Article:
We recently spoke with Mann about this 10,000-square-foot co-working space that he opened at 2410 Farrington Street. In our talk, he discussed the community aspect of co-working environments, the creative synergy he hopes to bring to the city and why Dallas is the perfect spot for a place like WELD.

What is your definition of a co-working space?
What I see is literally thousands of creatives in Dallas who are spread out across the city and working alone. Right now, as we are speaking, there are creatives that are thinking that they are liberated because they are not working for a big corporation. They love to be freelance, but they're sitting at home alone at home without community. They're spread out all over the city doing different things, and they're lacking inspiration, some community, and some sharpening from others. They're just very isolated. To me, this space is a great place for those people to get together, to be really productive together, and to just create together.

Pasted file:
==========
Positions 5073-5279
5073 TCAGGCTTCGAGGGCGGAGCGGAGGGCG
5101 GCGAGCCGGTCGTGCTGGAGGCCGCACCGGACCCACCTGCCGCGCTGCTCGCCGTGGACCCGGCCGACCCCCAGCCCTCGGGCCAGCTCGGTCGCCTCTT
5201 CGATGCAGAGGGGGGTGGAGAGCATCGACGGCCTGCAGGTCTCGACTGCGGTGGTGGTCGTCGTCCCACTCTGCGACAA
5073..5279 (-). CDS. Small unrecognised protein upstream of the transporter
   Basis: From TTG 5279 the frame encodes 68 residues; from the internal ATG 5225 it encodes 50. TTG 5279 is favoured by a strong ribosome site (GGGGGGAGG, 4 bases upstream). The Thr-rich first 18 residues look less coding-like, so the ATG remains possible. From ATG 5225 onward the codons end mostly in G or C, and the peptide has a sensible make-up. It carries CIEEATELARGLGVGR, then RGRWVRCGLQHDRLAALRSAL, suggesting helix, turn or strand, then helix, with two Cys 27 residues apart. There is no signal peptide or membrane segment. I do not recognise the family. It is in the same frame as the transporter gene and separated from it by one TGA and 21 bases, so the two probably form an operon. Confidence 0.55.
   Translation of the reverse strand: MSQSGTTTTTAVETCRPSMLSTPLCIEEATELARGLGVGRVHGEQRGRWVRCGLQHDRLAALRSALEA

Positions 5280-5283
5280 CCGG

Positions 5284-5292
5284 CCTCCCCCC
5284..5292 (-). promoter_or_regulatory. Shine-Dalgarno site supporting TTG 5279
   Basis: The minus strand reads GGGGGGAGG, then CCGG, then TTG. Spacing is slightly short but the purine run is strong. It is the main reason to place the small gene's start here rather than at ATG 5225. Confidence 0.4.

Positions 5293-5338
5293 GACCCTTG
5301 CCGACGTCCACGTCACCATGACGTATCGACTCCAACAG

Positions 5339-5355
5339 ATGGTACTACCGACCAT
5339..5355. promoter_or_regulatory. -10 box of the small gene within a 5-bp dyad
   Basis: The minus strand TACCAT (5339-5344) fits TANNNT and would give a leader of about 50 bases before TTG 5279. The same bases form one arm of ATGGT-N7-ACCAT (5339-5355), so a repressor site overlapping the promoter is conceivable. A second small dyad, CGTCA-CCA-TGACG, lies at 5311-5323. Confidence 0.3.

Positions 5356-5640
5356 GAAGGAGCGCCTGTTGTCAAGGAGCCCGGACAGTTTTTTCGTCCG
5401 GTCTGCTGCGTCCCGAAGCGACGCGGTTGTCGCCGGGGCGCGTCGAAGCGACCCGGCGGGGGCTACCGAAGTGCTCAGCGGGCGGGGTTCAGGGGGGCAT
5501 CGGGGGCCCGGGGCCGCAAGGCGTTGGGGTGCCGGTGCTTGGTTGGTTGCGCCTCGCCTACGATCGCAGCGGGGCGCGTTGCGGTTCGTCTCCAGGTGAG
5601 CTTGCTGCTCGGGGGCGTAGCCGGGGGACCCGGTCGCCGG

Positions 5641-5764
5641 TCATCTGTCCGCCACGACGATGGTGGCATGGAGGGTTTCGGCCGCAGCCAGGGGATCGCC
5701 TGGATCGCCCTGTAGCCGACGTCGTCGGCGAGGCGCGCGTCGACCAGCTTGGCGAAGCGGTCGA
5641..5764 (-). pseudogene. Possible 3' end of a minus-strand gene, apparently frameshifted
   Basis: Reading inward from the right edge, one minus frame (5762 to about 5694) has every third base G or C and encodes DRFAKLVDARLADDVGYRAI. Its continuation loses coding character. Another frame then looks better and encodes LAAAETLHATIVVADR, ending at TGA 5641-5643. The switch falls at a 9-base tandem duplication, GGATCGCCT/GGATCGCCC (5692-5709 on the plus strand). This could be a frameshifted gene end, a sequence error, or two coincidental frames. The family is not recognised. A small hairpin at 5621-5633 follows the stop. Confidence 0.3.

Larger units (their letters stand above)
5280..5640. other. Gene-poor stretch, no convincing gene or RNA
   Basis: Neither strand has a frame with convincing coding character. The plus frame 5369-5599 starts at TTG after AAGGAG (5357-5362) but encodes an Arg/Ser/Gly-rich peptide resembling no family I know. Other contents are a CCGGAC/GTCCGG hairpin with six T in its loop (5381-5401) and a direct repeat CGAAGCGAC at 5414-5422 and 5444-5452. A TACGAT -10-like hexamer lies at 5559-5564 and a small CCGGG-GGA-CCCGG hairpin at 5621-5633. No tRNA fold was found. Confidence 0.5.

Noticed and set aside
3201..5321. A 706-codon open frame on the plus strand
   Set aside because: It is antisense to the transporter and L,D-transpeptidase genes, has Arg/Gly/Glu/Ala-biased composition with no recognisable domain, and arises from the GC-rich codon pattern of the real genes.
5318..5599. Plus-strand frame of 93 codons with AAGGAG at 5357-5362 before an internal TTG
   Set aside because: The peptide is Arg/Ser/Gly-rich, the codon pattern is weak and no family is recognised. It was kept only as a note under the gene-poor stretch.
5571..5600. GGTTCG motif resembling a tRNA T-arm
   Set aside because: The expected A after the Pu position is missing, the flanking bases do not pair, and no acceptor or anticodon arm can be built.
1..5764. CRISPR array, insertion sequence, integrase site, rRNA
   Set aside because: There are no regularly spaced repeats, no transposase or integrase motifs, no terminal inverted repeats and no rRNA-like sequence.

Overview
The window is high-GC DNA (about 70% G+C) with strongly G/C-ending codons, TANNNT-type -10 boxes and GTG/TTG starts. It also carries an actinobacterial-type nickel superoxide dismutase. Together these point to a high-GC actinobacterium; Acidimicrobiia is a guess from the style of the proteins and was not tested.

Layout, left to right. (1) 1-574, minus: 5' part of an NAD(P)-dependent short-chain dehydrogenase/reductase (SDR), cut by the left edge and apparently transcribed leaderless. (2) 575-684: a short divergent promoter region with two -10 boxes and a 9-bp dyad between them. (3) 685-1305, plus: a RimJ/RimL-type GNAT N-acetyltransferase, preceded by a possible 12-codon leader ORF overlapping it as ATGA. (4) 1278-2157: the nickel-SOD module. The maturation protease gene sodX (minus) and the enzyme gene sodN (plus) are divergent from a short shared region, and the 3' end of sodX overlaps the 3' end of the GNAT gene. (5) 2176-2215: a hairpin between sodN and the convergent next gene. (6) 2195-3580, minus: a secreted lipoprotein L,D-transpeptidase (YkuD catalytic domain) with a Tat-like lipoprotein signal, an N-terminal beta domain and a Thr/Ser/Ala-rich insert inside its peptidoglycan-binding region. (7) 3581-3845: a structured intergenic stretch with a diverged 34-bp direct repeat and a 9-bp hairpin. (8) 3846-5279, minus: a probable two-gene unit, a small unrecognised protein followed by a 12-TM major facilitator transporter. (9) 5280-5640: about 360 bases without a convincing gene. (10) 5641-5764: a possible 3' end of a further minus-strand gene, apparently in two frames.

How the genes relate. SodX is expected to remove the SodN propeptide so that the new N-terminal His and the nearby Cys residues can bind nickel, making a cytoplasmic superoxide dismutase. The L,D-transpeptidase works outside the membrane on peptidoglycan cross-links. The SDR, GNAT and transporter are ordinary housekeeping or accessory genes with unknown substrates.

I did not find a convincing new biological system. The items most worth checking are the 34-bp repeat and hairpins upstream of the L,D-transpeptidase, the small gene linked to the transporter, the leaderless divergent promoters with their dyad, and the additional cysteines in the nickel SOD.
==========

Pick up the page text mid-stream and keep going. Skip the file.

A big problem with freelancing is that they don't have quote-unquote co-workers that they're around all the time, influencing them creatively, or just being there to bounce ideas off of. Is part of WELD's idea to bring those people together?
In the co-working world, there's a common phrase: “Work for yourself, not by yourself.” I think that sums up a lot of what co-working is. You still get to work for yourself, but a lot of times when you work for yourself, you end up working by yourself and a lot of people don't like that.

And you see this as a more creatively fruitful environment than, say, a coffee shop where there might be several people working, but not necessarily together?